A Marriott hotel in Salt Lake City, Utah. Hotel demand in the U.S. is up. 
A Marriott hotel in Salt Lake City, Utah. Hotel demand in the U.S. is up.  - 
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Life is sweet if you’re a hotel chain right now. While there’s a shortage of hotel rooms in the U.S., demand is up, so hotels can charge more.

The shortage is a leftover from the recession, when hotel construction plummeted. It’s still not up to pre-recession levels.

“We’re about 40 percent below the peak," says Bobby Bowers, senior vice president of operations at STR travel research. “It’s just been extremely low room-supply growth for a fairly extended period of time.”

But won’t demand for hotel rooms fall because of competition from upstarts like the sharing service Airbnb? Not according to Smedes Rose, a senior analyst at Citigroup.  He says the all-important business traveler is sticking with hotels.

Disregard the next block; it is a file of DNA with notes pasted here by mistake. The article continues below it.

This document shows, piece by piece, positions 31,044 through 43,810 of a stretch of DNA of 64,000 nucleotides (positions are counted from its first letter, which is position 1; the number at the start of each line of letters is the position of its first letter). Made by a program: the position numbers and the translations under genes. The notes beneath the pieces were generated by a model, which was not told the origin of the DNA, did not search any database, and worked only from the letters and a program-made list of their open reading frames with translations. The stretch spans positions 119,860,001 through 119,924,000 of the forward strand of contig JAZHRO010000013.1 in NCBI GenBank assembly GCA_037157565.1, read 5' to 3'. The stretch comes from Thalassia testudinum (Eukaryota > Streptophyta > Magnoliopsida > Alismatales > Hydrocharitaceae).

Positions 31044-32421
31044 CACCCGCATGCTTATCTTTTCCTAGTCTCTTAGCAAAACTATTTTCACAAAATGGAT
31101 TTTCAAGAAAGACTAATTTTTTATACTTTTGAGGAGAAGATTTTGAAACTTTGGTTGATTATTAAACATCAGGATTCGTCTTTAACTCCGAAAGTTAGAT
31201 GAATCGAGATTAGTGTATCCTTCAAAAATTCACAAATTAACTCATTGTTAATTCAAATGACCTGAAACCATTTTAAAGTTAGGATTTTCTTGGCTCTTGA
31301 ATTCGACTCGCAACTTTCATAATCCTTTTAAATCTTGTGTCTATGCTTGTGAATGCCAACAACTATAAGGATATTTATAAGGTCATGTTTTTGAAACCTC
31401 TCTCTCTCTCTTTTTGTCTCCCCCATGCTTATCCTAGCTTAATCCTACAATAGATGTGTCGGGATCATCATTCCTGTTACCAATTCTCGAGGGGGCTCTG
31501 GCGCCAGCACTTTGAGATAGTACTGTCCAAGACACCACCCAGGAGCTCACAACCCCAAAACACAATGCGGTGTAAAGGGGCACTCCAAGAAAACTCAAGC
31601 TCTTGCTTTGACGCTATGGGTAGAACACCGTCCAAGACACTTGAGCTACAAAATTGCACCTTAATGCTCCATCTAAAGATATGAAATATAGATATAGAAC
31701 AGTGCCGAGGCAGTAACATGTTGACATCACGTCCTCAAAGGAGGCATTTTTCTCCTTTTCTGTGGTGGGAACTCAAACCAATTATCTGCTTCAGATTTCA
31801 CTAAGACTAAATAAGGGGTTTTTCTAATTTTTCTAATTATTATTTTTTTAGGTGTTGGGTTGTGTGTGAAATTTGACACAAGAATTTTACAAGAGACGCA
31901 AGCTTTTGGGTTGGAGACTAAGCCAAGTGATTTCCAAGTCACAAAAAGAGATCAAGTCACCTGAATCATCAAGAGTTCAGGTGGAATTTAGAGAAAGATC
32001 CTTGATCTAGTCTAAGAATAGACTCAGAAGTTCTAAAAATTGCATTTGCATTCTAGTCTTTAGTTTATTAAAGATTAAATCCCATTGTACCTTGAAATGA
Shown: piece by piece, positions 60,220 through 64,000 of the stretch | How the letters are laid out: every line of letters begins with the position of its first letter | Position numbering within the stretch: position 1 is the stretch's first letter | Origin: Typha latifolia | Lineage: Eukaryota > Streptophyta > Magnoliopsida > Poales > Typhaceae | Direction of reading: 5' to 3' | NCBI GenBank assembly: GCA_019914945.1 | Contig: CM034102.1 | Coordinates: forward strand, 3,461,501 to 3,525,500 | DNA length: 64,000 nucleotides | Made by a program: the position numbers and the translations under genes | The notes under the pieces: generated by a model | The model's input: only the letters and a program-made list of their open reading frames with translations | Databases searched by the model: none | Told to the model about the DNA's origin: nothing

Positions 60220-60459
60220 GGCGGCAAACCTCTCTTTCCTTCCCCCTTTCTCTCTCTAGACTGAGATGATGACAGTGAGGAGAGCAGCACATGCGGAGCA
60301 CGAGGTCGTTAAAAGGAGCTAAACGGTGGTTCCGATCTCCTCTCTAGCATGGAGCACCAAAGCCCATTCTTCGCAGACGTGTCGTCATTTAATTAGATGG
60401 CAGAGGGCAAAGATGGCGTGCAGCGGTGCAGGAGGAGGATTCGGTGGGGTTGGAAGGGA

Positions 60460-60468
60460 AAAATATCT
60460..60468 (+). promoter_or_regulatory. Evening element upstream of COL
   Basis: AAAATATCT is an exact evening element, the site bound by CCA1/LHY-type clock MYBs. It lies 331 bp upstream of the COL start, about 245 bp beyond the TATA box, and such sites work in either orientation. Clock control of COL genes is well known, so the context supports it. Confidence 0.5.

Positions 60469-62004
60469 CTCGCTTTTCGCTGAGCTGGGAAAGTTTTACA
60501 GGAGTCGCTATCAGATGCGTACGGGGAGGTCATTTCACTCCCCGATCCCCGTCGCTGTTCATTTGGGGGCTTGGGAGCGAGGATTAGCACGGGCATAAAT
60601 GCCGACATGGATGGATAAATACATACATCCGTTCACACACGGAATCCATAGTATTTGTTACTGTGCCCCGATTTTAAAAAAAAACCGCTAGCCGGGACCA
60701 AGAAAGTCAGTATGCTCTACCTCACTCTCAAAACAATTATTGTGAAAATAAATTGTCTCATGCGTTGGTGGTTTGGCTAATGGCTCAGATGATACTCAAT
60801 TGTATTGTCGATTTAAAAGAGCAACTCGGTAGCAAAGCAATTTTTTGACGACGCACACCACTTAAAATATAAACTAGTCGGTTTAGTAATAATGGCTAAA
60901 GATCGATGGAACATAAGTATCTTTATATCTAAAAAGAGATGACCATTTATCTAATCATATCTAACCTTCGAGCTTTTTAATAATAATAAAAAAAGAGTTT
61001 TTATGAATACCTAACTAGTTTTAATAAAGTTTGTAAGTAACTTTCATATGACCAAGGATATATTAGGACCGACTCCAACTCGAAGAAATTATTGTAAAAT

“They’re not really flocking to Airbnb," he says. "Partly because there’s a convenience factor for hotels. There’s probably a liability factor — travel policies that companies have in place.” 

Hotels are also diversifying, with different brands catering to specific travelers. Surprise, surprise! The latest trend is hotels for millennials.  

Those feature “larger square footage for the lobby and the bar area," says Lauro Ferroni, head of hotel research at JLL, a commercial real estate service firm. "Of course, everything is wired.”

The big chains are also getting out of real estate, just managing or selling franchises instead of owning, sitting back and collecting fees, no matter what happens to supply and demand.

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